by Tatum Mueller
November 13, 2019
Congratulations to our LitMag Spooky Story Contest winners: Dorothy Brown, Julia Dickinson, Kaeleen Chen, and Caden Krauter! For anyone who wanted to submit a story but was having trouble making it scary, read below for advice from the winners.
Dorothy Brown ’22 (first place)
Most of my ideas for scary stories come from just one image or stray sentence that I had while walking home from the train station or trying to go to sleep. If I’m struck by a particular image or sentence, and I think it has potential, then I try to elaborate on it, and oftentimes a story will form itself around it. I often find that once I examine that one detail, I realize that it was just a glimpse of a larger idea that I was having. Of course, many such thoughts I either abandon or save in case they can be used in some other story, but at least two of them have been good enough to make a story that Dr. Proll liked.
I would say that the main challenge in writing scary stories is the establishment of mood and suspense without falling into meaningless clichés. For example, the setting needs to match the feeling of the tale and make your reader feel the cold tension that accompanies an effective ghost story, but placing your characters in an ancient mansion on a dark and stormy night will instantly throw an emotional distance between you and the reader. It shoves the fact that this is just a scary story down their throats, and removes their interest in your characters and the events going on around them.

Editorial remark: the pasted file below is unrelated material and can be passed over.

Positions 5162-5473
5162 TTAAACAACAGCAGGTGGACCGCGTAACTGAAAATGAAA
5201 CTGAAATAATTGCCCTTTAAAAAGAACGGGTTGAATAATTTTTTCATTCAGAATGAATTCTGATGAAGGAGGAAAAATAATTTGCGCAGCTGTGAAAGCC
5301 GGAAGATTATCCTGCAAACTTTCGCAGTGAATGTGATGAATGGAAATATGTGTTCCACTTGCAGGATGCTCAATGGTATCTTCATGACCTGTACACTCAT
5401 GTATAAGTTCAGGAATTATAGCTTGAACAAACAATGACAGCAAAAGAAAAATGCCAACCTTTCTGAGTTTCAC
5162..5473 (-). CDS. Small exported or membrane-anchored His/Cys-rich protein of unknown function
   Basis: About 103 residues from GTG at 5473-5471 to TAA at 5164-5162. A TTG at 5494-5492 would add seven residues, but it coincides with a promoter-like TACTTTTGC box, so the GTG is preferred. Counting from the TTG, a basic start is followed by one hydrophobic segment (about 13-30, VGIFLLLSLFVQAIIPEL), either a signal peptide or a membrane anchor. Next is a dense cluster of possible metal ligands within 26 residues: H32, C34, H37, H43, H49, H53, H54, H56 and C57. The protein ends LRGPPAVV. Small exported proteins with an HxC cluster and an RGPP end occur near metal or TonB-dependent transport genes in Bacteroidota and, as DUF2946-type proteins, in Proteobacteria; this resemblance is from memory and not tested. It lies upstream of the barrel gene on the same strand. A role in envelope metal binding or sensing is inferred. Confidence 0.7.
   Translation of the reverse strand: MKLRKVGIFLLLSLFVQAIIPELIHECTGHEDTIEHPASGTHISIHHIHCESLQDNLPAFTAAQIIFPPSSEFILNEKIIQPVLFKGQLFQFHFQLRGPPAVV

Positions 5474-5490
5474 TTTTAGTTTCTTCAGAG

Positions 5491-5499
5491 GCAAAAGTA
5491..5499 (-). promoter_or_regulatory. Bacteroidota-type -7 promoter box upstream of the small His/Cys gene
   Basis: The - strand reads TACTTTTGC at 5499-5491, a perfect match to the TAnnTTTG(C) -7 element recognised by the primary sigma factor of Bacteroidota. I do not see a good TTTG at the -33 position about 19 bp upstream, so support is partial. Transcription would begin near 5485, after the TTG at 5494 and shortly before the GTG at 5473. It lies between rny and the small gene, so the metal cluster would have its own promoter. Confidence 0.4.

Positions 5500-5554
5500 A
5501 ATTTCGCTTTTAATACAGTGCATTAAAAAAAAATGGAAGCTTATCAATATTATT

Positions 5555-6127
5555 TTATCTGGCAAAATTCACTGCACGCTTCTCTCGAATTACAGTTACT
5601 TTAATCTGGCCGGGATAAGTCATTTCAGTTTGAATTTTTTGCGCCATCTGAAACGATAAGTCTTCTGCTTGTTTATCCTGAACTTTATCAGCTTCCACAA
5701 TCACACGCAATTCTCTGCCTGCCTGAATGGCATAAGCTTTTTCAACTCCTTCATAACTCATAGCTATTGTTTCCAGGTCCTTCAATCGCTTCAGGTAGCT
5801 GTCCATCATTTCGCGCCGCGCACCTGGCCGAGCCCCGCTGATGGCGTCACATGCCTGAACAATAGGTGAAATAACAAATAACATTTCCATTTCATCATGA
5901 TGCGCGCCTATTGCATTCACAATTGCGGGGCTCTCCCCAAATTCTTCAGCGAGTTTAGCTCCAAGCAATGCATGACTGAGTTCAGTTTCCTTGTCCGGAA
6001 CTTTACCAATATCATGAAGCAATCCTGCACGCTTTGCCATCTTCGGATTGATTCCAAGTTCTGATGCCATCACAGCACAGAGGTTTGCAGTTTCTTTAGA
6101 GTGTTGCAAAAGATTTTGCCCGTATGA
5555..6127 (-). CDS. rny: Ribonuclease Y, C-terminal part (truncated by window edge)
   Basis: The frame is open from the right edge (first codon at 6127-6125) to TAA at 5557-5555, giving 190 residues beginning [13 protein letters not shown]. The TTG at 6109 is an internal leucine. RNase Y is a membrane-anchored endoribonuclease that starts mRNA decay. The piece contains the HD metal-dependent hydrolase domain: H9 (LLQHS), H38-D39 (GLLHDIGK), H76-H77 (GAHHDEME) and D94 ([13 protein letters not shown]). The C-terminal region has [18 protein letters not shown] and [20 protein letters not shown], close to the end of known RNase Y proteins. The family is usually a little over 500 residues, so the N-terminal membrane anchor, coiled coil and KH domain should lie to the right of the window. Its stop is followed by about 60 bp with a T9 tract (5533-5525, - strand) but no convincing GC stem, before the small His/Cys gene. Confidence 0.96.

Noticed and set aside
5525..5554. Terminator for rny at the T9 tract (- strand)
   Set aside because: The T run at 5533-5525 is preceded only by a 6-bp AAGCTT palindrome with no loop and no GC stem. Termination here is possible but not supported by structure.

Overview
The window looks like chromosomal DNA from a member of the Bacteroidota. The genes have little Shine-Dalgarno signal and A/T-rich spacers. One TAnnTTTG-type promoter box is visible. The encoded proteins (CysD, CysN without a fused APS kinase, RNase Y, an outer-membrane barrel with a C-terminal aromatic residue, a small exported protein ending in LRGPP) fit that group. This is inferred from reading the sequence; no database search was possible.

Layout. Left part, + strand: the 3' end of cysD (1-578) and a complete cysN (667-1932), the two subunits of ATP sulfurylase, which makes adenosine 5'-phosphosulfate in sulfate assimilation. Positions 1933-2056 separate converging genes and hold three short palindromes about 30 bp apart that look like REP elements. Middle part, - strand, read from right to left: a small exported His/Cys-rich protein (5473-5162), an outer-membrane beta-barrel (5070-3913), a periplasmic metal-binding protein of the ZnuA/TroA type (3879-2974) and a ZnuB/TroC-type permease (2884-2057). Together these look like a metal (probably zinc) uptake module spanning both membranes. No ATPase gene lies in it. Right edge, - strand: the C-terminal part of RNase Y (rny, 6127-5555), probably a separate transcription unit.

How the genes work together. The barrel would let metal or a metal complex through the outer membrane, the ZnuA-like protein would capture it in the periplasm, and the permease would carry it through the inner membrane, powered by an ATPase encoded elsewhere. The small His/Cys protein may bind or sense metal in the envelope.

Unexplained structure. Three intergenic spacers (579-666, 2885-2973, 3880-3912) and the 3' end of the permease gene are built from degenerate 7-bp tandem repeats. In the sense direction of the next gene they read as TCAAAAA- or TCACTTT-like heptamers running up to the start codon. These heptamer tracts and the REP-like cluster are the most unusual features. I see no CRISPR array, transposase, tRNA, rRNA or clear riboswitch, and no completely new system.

Julia Dickinson ’22 (second place)
I’d say that my biggest tip for writing scary stories is to really target humanity’s insecurities. When you get people feeling uncomfortable, it is easier to scare them because they are off their guard. Going into writing the story, I didn’t really have any big ideas. I often find that when writing creatively, it’s best to have no set plans.
Kaeleen Chen ’23 (honorable mention)
I came up with my story from walking home in the dark one day. In the dark, everything is always scarier and I thought I could write about what might be hiding when I was walking home. The story was mostly based on the scary feeling of being followed, one that most people have experienced at some point.
Some tips and tricks for writing scary stories are to build up suspense by not giving things away too quickly and to focus on the details of what the character senses. The classic horror tropes, such as lights going out and mysterious sounds, are also good to use.
Caden Krauter ’23 (honorable mention)
I came up with the idea for the story by brainstorming many types of spooky ideas and selecting the most appealing one. For the contest, I selected a cultist story centered around a demonic god of mirrors. It’s hard to give tips for writing, but something that I find helps is coming up with major plot points before putting anything down on paper, and then filling in the rest while writing.